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Dhaka Tribune

Prospective leather industry faces hurdles

Update : 18 May 2014, 06:39 PM

Shortage of skilled workforce, absence of integrated policy and lack of environment-friendly technologies are the major obstacles to further growth of the leather industries in Bangladesh.

Speakers came up with the observation yesterday at a seminar styled “Environment-friendly Leather Industries in Bangladesh: A Roadmap to Competitiveness and Sustainability,’’ which was jointly organised by Export Promotion Bureau (EPB) and RMM Leather Industries Limited at a city hotel.

Addressing the seminar, the speakers opined that Bangladesh had the brightest prospect to grab the global leather market worth US$110bn, taking the stock of rising wages in China. Many Chinese leather entrepreneurs were looking for relocating their industries in Bangladesh, Vietnam, Cambodia, Pakistan, India and Myanmar.

Leather industry could be the second largest foreign exchange earner for the country after RMG, said Md Saiful Islam, managing director of Picard Bangladesh Ltd.

“But we need to address some barriers, including absence of environment-friendly leather industries, lack of skilled workforces, difficulties in having access to finance and the problems in getting bank loans for setting up the Central Effluent Treatment Plant (CETP),” he said.

“Global chain is aggressively pursuing footwear sourcing opportunities with local factories and Bangladesh can take this opportunity as it is competitive because of its raw materials and workforces.”

Managing director of RMM Leather Industries Aniruddah Kumar Roy noted that if Bangladesh was able to attract at least 10% of the existing market of Chinese leather and leather goods, the country’s export earnings from this sector would jump to $16bn from the existing $1bn within a short period of time. 

Countries like Italy, China, Korea, Vietnam and Thailand export leathers goods by importing raw materials from Bangladesh, but just for the lack of CETP, Bangladesh fails to take the opportunity to grab the global market, he added.     

Among others, the seminar was addressed by Industries Minister Amir Hossain Amu, Commerce Minister Tofail Ahmed, Environment and Forest Minister Anwar Hossain Manju, barrister Fazle Noor Taposh MP, senior commerce secretary Mahbub Ahmed, EPB vice-chairman Shubashish Bose and FBCCI first vice president Monwara Hakim Ali.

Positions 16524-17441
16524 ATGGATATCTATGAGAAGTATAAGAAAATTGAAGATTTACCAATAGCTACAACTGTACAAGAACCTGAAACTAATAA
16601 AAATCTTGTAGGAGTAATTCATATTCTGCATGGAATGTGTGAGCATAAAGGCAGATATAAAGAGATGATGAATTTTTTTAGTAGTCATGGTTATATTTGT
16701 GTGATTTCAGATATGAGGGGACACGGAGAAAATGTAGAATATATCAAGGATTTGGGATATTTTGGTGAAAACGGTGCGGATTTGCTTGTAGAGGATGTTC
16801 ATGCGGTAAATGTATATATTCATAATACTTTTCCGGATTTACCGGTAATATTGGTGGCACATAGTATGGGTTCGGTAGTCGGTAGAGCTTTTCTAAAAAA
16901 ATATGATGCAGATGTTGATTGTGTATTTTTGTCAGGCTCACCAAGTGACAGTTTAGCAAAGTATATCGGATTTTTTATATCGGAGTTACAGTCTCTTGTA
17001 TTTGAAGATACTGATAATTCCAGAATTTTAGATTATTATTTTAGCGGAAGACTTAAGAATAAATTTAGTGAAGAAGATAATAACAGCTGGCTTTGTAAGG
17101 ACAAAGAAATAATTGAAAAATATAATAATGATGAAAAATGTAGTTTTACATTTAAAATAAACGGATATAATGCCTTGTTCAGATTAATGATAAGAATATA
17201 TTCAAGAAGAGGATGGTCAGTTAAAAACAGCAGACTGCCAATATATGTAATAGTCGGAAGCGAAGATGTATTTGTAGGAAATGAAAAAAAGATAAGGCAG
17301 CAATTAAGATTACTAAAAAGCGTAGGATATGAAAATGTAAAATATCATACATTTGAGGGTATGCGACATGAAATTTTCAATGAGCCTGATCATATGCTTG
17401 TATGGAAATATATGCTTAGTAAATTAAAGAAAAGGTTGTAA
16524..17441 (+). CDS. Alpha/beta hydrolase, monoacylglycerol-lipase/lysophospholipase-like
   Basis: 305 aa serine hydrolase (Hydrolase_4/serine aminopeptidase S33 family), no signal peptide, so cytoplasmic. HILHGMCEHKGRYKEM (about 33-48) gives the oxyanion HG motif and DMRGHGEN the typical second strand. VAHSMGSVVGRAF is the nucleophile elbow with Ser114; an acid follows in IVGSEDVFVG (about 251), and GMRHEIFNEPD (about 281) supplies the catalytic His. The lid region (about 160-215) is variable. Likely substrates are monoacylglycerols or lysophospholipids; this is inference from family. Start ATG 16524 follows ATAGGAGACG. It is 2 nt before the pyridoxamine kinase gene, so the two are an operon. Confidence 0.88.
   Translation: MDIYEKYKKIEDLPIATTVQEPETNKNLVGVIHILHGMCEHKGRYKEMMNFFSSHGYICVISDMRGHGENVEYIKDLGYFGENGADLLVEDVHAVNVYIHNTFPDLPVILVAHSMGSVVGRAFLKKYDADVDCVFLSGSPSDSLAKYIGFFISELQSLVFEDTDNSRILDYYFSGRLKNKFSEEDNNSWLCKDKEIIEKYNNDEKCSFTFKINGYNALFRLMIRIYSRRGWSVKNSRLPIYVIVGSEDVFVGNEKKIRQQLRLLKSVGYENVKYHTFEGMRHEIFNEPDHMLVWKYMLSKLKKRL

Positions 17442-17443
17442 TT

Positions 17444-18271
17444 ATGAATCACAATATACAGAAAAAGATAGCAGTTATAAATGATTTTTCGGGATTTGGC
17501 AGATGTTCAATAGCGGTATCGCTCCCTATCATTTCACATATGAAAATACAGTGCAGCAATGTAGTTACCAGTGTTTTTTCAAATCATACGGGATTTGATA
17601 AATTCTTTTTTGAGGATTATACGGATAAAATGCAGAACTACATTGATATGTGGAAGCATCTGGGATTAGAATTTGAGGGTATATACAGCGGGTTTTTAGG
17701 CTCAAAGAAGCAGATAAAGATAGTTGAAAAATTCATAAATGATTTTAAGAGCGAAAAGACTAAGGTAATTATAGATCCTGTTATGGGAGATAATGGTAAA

Tofail Ahmed said Bangladeshi leather and leather goods have very good prospects in the far-eastern countries, including Japan, South Korea and China.

 “Bangladesh might grab the market of the far eastern countries if the leather sector practices hygienic standard and maintains compliance issues,” said Tofail.

Japan might turn into the biggest market hub for Bangladesh’s leather goods and this issue might come up for discussion during the Prime Minister’s upcoming Japan visit, he added.

“The days are not far away when the country’s export earnings will hit $50bn, of which $30bn earnings will come only from the country’s second largest readymade garment sector. If the political stability remains as usual in the country, Bangladesh will be able to make further progress,” said Tofail.

Industries Minister Amir Hossain Amu said water of the Buriganga River was polluted mainly due to the wastage of leather industries.

After the Rana Plaza tragedy, the foreign buyers are playing with Bangladesh’s RMG sector in the name of compliance and labour rights issue, reminded Amu.

“The government is now working to develop the country’s leather industry maintaining all the compliance issues and international standards so the foreign buyers could not raise their voices over the issues of compliance and labour rights in the leather sector. The construction work of the CETP at Savar Leather Industrial Estate is going on in full swing,’’ Amu added.

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